As I'm sure you are aware, there has been an ongoing debate in the private equity community as to whether or not there is already too much money available in venture capital. In fact, one of our VC Experts interviewees made the observation last month that when you look at the levels of investment and returns in recent years, there is a stark mismatch. For most of this decade, we've had an industry investing $30 billion a year, and returning $5- $20 billion a year. In light of those facts, how do you justify recommending that the government help sponsor a $2 billion fund?
Jaffe: The average VC investment last year was $8.3 million per deal, and the average angel group investment was approximately $340 thousand per deal. Seed investing by VC's represents only about 4% of total VC investments. There is adequate VC later stage capital but a decreasing amount of both angel/private and state based early stage capital.
The major gap is the $500 thousand to $2 million that high-growth innovative companies need to become both VC and market ready. We believe that the federal government can be a catalyst to lead this initiative by providing at least $1 billion of new money that could be leveraged 1 to 1 with other private or public funds at the regional level. Worst case would be a pilot program initiated this year to test the concept.
What role would the Small Business Administration play in your proposed program?
Bendis: The SBA has not played a major role in providing early stage seed capital to high growth innovative knowledge economy companies. They are a candidate to champion a new national innovation seed fund of funds but there are also other potential U.S. federal agencies that could lead this initiative.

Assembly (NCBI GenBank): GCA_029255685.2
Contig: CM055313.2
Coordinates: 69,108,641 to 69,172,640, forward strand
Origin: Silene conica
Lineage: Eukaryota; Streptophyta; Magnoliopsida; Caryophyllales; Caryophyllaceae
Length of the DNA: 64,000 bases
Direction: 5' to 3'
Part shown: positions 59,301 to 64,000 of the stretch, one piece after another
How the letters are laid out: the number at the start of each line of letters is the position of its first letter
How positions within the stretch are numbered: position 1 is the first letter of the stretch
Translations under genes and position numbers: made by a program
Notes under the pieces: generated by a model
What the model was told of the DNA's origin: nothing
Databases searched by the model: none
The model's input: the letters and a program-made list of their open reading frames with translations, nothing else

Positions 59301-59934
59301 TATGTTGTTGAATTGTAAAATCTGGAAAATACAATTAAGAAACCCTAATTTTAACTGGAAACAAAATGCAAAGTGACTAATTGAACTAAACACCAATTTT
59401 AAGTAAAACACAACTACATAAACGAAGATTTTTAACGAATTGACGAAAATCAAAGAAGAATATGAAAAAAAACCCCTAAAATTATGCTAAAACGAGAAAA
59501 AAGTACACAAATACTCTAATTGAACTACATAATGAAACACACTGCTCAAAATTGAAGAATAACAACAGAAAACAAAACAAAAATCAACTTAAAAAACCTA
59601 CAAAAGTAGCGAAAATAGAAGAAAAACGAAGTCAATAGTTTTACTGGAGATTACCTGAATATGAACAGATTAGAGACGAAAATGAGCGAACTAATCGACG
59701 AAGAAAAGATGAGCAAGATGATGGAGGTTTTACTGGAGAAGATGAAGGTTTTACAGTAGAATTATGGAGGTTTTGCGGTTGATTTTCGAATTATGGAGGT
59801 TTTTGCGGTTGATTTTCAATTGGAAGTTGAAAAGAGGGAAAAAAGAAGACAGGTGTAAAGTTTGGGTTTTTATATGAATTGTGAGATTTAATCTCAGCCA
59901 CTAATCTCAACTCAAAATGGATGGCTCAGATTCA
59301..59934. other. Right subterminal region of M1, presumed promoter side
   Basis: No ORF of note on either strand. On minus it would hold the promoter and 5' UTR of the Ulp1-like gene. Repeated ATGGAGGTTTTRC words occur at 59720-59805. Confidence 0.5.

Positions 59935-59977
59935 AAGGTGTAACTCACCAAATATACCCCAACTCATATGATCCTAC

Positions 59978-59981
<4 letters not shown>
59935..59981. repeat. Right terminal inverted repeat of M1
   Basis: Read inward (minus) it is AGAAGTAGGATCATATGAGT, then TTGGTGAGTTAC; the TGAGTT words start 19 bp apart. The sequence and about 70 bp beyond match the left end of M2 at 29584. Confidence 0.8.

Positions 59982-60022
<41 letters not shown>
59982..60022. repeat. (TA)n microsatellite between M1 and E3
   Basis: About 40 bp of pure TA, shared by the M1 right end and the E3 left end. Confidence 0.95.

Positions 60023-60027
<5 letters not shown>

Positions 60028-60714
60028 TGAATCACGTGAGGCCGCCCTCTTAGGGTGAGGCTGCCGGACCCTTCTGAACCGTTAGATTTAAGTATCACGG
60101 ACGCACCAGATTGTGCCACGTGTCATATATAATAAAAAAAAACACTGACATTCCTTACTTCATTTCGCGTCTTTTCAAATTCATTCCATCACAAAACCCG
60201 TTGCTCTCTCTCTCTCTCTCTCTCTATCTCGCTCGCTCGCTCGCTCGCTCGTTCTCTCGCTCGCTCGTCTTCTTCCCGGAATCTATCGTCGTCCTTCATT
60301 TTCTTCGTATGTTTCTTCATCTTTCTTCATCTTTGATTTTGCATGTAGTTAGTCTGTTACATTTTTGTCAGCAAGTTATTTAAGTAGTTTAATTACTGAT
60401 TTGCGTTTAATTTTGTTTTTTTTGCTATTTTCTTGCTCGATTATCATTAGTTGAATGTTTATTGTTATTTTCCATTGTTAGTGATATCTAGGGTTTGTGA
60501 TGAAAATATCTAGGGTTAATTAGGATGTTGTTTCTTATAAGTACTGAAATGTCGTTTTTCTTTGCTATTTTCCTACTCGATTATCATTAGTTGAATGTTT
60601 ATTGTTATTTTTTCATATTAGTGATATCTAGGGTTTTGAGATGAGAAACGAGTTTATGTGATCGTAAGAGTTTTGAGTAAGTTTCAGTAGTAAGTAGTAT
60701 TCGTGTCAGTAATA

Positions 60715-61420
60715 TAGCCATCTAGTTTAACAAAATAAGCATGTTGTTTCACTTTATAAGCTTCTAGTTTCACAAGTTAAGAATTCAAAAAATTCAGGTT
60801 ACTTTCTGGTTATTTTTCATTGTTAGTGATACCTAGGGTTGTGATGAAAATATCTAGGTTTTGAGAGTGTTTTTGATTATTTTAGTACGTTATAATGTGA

Walk us through how your proposed program would work with funding being allocated to various groups under the sponsorship of Innovation America and with third-party investors matching the federal contributions on a dollar for dollar basis.
Bendis: A federal agency designated to manage this fund would work closely with a private-public partnership (PPP) similar to Innovation America to help administer the fund. The PPP would have connections in the innovation world and be able to identify the most experienced early stage investment managers that would be qualified to invest and generate returns on these funds. These managers could consist of angel groups or funds, best practice technology based economic development organizations or private seed funds -- all selected on their performance history at the regional level and their ability to have matching dollars. There would be a desire to invest the money in a timely fashion and have transparency and accountability that is visible to all stakeholders. There would be a double bottom line goal focused on return on investment as well as knowledge economy job creation.
Your presentation shows that venture capital investment in start-up/seed companies has declined as a percentage since 1995, with more focus being given to later stage companies. Will all of the NSIF be dedicated to start-up/seed companies?
Jaffe: It is conceived that it would be all to early stage / seed stage innovative knowledge economy companies that are beyond the proof of concept stage.
We thank you, both, for your time and insight.
Be sure to read the white paper "Creating a National Innovation Framework" by Richard Bendis and Ethan Byler.